Are Computer Games Beneficial For Improving One’s Memory?

Posted on September 19, 2010
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As we age, we occasionally think that we would like to give our potentially failing mental performance a bit of a boost. One method of improving memory and other mental capabilities appears to be brain training. This comprises a range of computer activities intended to help you become more skilled at different mental tasks such as memory, problem-solving and simple mathematics. Strangely enough though, we tend to think that because we become advanced at performing the brain training games, that these competencies are automatically transferable and thus valuable in other mental tasks that we need to accomplish.

The multi-million dollar brain training games industry would no doubt claim that its mental exercises are based on sound neurological theory and that therefore there is a reasonable possibility of improving your memory and other skills through using its mind exercise software. They have not however, at least to my knowledge, published the results of any studies that they have made into this area.

Well, recently the very revealing results of a large UK study into the effectiveness of brain exercises on improving memory etc. have been published, and they are probably not what you would have predicted. BBC television conducted this research in conjunction with the British Medical Research Council and the Alzheimer’s Society.

They recruited thirteen thousand adult volunteers to participate in their rigorous experiment for about one and a half months. The goal was to check out whether exercising the brain on a variety of activities designed to utilize different regions of the brain (such as the temporal lobes for memory and the parietal lobes for mathematics), would develop brain abilities, such as memory and problem-solving capabilities.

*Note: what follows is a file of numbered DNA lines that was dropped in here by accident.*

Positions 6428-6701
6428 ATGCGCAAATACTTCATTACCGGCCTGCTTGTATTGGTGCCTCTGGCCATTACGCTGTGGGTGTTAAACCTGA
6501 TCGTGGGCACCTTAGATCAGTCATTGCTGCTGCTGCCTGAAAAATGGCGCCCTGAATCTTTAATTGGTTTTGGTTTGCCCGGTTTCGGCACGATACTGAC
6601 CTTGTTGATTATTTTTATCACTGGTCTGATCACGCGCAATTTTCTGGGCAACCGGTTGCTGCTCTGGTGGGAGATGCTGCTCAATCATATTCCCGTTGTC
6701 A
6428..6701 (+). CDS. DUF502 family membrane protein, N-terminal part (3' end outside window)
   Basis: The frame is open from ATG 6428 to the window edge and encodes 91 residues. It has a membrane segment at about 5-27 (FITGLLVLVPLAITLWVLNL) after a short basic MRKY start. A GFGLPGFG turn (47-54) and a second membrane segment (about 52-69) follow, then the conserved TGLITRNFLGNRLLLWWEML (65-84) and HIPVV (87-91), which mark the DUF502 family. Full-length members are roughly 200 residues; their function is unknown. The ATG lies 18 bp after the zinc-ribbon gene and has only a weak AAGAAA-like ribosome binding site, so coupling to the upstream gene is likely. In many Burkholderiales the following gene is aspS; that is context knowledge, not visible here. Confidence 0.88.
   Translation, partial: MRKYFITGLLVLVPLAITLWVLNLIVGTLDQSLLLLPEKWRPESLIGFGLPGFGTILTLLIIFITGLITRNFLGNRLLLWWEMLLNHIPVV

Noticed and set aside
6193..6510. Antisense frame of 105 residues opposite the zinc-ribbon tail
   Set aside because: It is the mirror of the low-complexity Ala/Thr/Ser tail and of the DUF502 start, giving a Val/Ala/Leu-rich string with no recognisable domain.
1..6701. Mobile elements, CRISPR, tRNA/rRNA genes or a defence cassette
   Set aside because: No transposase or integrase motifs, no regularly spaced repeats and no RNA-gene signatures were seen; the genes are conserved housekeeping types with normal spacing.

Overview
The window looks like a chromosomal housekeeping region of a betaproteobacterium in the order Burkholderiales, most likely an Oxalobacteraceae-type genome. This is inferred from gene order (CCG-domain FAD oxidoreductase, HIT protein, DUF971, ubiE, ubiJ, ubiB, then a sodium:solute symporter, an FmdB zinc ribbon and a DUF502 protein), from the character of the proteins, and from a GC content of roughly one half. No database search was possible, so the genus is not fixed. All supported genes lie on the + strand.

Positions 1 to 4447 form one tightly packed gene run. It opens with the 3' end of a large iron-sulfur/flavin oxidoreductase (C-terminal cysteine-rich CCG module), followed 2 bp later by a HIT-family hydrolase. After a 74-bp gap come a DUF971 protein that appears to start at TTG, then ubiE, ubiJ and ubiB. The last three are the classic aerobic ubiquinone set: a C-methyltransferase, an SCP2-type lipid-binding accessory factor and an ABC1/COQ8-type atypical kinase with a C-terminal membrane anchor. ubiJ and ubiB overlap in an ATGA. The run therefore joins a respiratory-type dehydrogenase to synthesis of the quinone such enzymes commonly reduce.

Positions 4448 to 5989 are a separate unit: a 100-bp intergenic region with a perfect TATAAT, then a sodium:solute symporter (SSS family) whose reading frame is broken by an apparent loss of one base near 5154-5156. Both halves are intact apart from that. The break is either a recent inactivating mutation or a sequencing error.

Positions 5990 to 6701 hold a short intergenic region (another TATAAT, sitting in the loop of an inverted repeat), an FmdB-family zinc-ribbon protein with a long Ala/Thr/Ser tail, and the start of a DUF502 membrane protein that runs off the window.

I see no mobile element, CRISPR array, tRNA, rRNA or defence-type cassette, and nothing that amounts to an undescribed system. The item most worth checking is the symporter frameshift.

The volunteers were divided into an experimental group and a control group. The first group did a broad range of brain exercises, including ones for improving memory , for ten minutes every other day for six weeks. Since the tasks were internet-based, the control group just used the internet for the same amount of time. At the end of the trial period, the brain training group was retested on the brain exercises and was found to be 33 per cent better at performing the brain games they had trained on.

The objective of the study was to see whether getting competent at brain training activities would bring about improvement in the same skills when used in a different circumstance. So both groups of test subjects were tested prior to and following the study in their ability to execute activities such as problem-solving and recalling number sequences.

Upon retesting at the end of the trial, the control group’s score had improved by 4.35 per cent. Surprisingly however, the score for the experimental group was almost identical. It represented only a 6.52 per cent increase over its original score. So, statistically there was no difference between the two groups. Of course, what they could not conclude was whether the small improvement was just the effect of working online. Perhaps there could have been another group that did nothing online.

So if you have been playing these brain training games with the intention of improving your memory, is it time to give them up and put them out to pasture? Well, that is entirely up to you, but do bear in mind that studies, no matter what their size, can be flawed and that what does not work for some people could work for you. If you really care about improving memory , then there are many other memory strategies you can explore, such as playing sports, taking a look at improving your diet and even going to the odd concert.

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